Or at any rate, that’s what Martha wants Phyllis to believe she’s doing. In fact, though, as you’ll quickly suspect, the whole werewolf-murder situation is her handiwork in the first place. Every night, Martha gives Phyllis a nightcap of warm milk drugged with a stronger dose of the same sedative that keeps her on an even keel during the day, then goes out wearing the girl’s robe and slippers to commit crimes of ever-escalating brutality. By convincing Phyllis that she’s a werewolf, or at least a multiple-personality murderer, Martha hopes to break up her relationship with Barry so that her own daughter can take up with him instead while Phyllis packs herself off to a lunatic asylum. It’ll take a lot of work and a long time, naturally, but Martha is both patient and industrious. Meanwhile, Carol inadvertently helps the scheme along by allowing herself to be seen sneaking into the park to meet with Dwight, accompanied by one of the family’s several huge German shepherds. One hooded young girl looks much the same as another in the dark, and the dog neatly resolves the apparent contradiction between the animalistic savagery implied by the slain victims’ wounds and the early, surviving ones’ reports of being attack by a woman. (Martha herself uses a hand rake to simulate the effects of a wild beast’s claws and fangs.) There are two factors that Martha hasn’t reckoned on, however. First, Phyllis possesses much greater moral courage than she realized, and must constantly be restrained from turning herself in before she’s far enough gone to be certified as mad. And secondly, Martha’s housekeeper, Hannah (Eily Maylon, to whom She-Wolf of London must have seemed awfully familiar after both The Hound of the Baskervilles and The Undying Monster), has heard more than enough to bust her by the time Phyllis’s own actions force an altogether more aggressive revision of the original plan.

     So for those of you who haven’t been keeping score, this is the one where Mrs. Danvers leverages a variation on the Baskerville Curse to gaslight Laura Fairlie into believing she’s Larry Talbot for reasons straight out of an Anne Radcliffe novel. Oh— and it also includes instantly recognizable analogues for Sherlock Holmes and Dr. Watson (although they don’t accomplish very much), and I think Martha’s hand rake may be literally the same prop that was used for the murder weapon behind a similar series of faked-up curse-monster attacks in The Scarlet Claw. She-Wolf of London hasn’t an original idea to its name, but I can’t help but admire the Frankensteinian moxie with which it arranges and assembles all the pilfered pieces. Also, I confess that I enjoyed it immensely when Lloyd Corrigan’s knockoff of Nigel Bruce’s Watson got killed. We should have been so lucky somewhere back around Sherlock Holmes Faces Death or The Spider Woman!

     There’s a weird side effect to She-Wolf of London’s open thievery, however. Writers George Bricker and Dwight V. Babcock, together with director Jean Yarborough, obviously expected everyone watching to be familiar with all their mixed-and-matched source material, because they frequently offloaded the burden of exposition and character development onto that assumed familiarity. Most conspicuously, the precise nature and background of the Allerby Curse is never explained at all— because we’ve all seen The Hound of the Baskervilles and The Wolf Man, right? Pierce and Latham (not that they even matter in the end) are just barely shown doing any criminal investigation— but that’s okay, right, because surely we’ve all noticed that Dennis Hoey and Lloyd Corrigan are both looking and acting like store-brand copies of Basil Rathbone and Nigel Bruce? The strangest elision, though, is the extremely tardy introduction of Dwight Severn, because he’s one of the few figures in the film who lacks any specific antecedent. But I guess once we’ve seen one starving bohemian artist romancing a girl whom he couldn’t possibly afford to support, we’ve pretty much seen them all. Of course, it happens that in my case, Bricker, Babcock, and Yarborough gambled correctly. I did indeed know the movies, books, and whatnot that they were riffing on, and I was indeed able to fill in all the blanks they’d left as a consequence. But I can’t help but wonder what I’d have made of She-Wolf of London if I’d seen it, say, 25 or 30 years ago.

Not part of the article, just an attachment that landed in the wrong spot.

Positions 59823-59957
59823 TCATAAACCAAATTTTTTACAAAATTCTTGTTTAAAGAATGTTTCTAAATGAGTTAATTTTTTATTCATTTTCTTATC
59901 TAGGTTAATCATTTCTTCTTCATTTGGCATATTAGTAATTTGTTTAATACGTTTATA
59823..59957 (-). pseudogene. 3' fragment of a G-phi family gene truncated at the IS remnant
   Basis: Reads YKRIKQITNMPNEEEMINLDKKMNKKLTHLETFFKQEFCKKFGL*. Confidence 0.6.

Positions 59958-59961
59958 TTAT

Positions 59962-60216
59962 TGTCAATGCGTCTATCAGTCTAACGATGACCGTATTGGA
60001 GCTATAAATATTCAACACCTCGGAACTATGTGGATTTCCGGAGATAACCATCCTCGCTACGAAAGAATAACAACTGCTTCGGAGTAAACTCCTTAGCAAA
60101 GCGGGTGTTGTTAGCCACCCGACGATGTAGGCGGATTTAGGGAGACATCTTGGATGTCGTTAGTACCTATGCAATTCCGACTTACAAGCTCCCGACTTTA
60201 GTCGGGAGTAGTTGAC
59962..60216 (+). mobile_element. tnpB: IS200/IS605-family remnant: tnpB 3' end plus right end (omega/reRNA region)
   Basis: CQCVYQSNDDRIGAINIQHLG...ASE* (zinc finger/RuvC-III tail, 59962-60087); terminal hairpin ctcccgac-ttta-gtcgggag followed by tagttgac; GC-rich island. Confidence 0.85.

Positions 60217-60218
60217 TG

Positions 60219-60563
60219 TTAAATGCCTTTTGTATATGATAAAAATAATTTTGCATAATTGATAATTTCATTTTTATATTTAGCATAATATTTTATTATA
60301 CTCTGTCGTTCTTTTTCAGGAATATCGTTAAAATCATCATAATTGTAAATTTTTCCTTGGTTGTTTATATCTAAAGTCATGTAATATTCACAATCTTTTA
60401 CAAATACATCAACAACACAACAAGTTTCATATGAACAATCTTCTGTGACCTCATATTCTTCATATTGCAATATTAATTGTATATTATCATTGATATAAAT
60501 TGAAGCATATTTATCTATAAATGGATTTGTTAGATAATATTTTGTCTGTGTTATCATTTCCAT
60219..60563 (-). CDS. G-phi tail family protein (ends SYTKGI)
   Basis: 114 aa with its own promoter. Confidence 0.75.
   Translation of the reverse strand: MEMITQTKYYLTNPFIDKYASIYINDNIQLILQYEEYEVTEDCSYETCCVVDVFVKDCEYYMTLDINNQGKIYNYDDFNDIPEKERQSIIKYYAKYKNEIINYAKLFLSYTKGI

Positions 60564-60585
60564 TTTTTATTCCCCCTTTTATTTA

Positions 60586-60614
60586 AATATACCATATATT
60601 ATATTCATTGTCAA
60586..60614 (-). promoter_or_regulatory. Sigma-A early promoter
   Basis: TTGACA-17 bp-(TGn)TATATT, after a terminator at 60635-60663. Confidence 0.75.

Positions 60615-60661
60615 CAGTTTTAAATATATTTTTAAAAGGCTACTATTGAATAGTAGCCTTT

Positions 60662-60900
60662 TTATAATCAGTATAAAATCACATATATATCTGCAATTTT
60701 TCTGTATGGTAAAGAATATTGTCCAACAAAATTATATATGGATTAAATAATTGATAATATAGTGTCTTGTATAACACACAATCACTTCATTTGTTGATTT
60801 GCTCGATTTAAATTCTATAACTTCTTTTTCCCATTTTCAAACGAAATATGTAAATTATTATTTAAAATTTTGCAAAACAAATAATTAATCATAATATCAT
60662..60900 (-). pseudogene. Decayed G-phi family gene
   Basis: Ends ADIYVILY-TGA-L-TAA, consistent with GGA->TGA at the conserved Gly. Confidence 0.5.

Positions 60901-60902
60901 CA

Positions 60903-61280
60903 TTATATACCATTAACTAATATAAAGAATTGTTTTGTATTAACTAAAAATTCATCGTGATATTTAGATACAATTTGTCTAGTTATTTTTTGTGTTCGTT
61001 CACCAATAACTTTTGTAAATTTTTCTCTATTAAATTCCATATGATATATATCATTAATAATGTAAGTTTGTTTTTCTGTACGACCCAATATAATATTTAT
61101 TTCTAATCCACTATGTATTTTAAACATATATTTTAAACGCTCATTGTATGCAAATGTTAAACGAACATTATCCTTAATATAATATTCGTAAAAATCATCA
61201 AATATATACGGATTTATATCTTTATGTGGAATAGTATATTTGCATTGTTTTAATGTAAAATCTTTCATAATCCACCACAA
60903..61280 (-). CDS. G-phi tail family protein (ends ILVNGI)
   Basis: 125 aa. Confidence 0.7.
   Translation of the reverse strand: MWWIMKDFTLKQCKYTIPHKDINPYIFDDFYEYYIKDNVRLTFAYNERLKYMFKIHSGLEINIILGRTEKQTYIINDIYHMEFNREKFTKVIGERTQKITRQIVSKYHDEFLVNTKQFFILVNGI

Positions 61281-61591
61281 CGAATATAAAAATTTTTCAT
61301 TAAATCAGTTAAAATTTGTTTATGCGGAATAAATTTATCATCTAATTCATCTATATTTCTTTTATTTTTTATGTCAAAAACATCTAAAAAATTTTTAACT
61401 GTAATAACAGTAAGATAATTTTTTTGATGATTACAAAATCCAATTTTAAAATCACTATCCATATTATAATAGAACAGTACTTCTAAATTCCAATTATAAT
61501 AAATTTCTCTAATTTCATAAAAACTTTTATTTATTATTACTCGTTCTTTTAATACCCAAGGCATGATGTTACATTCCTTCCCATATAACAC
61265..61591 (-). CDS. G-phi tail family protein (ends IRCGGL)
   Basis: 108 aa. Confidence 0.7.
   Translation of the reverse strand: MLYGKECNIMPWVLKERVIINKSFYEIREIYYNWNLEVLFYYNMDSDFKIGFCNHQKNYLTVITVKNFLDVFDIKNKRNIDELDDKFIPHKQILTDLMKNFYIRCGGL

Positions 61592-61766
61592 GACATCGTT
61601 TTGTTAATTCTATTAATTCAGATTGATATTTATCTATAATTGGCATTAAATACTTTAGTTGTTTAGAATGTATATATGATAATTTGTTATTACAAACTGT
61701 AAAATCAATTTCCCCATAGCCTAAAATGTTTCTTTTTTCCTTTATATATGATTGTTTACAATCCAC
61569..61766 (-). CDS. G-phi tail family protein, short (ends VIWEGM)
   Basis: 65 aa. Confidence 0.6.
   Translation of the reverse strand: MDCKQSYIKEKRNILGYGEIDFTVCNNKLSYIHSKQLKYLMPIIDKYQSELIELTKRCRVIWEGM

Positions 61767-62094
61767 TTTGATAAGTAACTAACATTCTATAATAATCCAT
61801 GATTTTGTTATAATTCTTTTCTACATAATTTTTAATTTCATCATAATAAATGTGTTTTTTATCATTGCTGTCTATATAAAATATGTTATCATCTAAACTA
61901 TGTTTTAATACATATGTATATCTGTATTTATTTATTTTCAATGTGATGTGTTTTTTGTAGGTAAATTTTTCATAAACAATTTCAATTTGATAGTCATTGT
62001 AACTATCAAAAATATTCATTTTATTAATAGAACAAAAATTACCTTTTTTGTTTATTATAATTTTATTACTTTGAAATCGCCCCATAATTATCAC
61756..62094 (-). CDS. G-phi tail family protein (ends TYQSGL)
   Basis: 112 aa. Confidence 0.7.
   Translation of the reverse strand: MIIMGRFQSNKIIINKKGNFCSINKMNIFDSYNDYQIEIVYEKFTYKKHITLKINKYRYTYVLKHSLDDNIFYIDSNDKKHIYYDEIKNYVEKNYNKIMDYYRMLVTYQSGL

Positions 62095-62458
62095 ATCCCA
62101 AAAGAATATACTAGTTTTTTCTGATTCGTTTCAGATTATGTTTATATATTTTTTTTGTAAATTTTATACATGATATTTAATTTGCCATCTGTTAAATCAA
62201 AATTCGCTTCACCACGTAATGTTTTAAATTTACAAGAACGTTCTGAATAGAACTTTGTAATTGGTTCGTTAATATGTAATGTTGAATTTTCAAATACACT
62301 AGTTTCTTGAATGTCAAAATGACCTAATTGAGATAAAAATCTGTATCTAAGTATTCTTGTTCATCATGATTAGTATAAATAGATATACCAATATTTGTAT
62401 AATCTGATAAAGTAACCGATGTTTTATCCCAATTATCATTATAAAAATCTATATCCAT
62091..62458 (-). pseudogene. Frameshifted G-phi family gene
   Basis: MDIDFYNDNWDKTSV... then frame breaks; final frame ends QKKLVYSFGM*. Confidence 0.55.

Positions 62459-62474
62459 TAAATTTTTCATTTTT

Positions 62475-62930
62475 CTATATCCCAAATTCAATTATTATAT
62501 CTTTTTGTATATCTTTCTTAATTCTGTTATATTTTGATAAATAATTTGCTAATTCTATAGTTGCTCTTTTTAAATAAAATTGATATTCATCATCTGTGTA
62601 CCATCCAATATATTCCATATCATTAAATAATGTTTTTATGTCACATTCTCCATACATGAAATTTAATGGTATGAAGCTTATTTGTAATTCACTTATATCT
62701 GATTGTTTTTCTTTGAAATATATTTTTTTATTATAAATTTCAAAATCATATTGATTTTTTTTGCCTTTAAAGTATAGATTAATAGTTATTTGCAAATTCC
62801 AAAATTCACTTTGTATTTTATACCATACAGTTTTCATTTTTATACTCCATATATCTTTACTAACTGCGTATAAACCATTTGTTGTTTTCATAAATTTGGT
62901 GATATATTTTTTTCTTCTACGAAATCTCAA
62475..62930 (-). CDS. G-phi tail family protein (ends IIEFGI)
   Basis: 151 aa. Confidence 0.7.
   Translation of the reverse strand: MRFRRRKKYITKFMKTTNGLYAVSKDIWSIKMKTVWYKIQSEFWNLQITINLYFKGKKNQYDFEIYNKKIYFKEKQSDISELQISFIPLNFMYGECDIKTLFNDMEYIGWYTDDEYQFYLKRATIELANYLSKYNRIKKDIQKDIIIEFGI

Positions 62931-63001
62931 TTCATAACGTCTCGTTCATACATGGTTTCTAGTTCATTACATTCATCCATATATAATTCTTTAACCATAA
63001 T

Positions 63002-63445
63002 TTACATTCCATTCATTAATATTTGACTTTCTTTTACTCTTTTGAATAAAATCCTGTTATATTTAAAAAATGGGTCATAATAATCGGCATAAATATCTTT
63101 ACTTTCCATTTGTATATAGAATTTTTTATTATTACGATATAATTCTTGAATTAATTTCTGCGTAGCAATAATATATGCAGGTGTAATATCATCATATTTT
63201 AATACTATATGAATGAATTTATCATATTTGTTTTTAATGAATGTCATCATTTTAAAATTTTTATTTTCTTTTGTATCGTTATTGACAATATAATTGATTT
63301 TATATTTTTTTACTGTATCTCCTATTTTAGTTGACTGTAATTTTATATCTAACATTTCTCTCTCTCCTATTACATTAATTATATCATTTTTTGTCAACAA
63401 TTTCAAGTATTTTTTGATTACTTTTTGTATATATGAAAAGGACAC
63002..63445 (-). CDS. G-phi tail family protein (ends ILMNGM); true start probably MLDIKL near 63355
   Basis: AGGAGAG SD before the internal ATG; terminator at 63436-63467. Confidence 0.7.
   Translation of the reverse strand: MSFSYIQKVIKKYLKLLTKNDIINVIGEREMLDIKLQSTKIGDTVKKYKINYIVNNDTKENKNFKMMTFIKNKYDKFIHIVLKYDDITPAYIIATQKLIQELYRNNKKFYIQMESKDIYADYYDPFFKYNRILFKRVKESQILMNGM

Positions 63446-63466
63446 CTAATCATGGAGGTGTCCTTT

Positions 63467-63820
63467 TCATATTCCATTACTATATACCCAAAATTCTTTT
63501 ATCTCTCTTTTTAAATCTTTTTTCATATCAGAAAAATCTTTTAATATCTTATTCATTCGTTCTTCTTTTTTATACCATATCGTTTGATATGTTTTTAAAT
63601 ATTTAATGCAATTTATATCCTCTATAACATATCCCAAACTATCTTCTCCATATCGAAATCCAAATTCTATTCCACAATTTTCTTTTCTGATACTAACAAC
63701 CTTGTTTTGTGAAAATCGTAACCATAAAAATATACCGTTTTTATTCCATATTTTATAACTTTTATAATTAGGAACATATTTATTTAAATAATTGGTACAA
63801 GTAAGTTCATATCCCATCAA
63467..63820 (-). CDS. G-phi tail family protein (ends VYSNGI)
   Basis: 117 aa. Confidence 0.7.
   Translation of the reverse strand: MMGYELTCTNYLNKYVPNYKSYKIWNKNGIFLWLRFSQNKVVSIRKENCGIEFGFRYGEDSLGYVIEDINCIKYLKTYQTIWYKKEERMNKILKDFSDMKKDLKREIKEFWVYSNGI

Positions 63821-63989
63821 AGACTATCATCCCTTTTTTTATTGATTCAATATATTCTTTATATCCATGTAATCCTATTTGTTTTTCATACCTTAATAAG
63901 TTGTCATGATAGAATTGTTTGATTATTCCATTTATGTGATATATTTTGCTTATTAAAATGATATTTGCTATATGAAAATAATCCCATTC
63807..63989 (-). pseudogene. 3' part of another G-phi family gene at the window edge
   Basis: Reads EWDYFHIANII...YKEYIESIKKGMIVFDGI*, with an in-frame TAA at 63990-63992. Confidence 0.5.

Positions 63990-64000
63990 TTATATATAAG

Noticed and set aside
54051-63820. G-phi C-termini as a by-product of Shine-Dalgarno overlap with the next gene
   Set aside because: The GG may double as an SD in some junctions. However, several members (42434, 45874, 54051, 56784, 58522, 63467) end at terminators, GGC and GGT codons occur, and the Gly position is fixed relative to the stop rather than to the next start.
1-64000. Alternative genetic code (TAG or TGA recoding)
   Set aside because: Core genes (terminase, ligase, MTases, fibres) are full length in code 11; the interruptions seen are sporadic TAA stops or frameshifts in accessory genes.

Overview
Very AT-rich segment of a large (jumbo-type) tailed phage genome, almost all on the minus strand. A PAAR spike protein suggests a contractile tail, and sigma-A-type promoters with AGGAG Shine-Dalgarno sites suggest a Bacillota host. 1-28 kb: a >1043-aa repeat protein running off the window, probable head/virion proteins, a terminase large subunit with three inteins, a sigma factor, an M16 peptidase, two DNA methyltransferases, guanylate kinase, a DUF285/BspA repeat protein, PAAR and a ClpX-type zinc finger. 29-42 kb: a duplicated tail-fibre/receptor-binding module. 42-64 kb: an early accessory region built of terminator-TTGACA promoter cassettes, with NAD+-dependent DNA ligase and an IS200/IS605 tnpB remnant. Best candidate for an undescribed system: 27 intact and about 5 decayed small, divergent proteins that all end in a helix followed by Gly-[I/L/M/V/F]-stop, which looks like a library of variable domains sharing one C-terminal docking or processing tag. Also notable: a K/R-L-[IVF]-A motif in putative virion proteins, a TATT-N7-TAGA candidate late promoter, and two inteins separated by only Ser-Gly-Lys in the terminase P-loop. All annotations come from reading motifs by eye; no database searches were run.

Even for the adequately initiated, this movie’s reliance on audience savvy leaves it feeling strangely empty and attenuated. What ought to be important things keep happening offscreen. Plot threads keep being introduced without proper setup, only to peter out without paying off. Even at the climax, She-Wolf of London seems to begrudge the need to do its own narrative work, sidelining all of its potential heroes and heroines to resolve the central conflict with an accidental fall down a staircase onto the point of a knife. You’ll never believe, when “The End” appears on the screen at last, that you’ve spent less than 62 minutes watching this film. June Lockhart proves unexpectedly adept at Victorian hysterics, Jan Wiley makes a strong showing as the girl you’ll wish the movie were about instead, and the last dying embers of the once justly vaunted Universal horror visual style do manage the occasional brief flareup, but all in all, there just isn’t much here.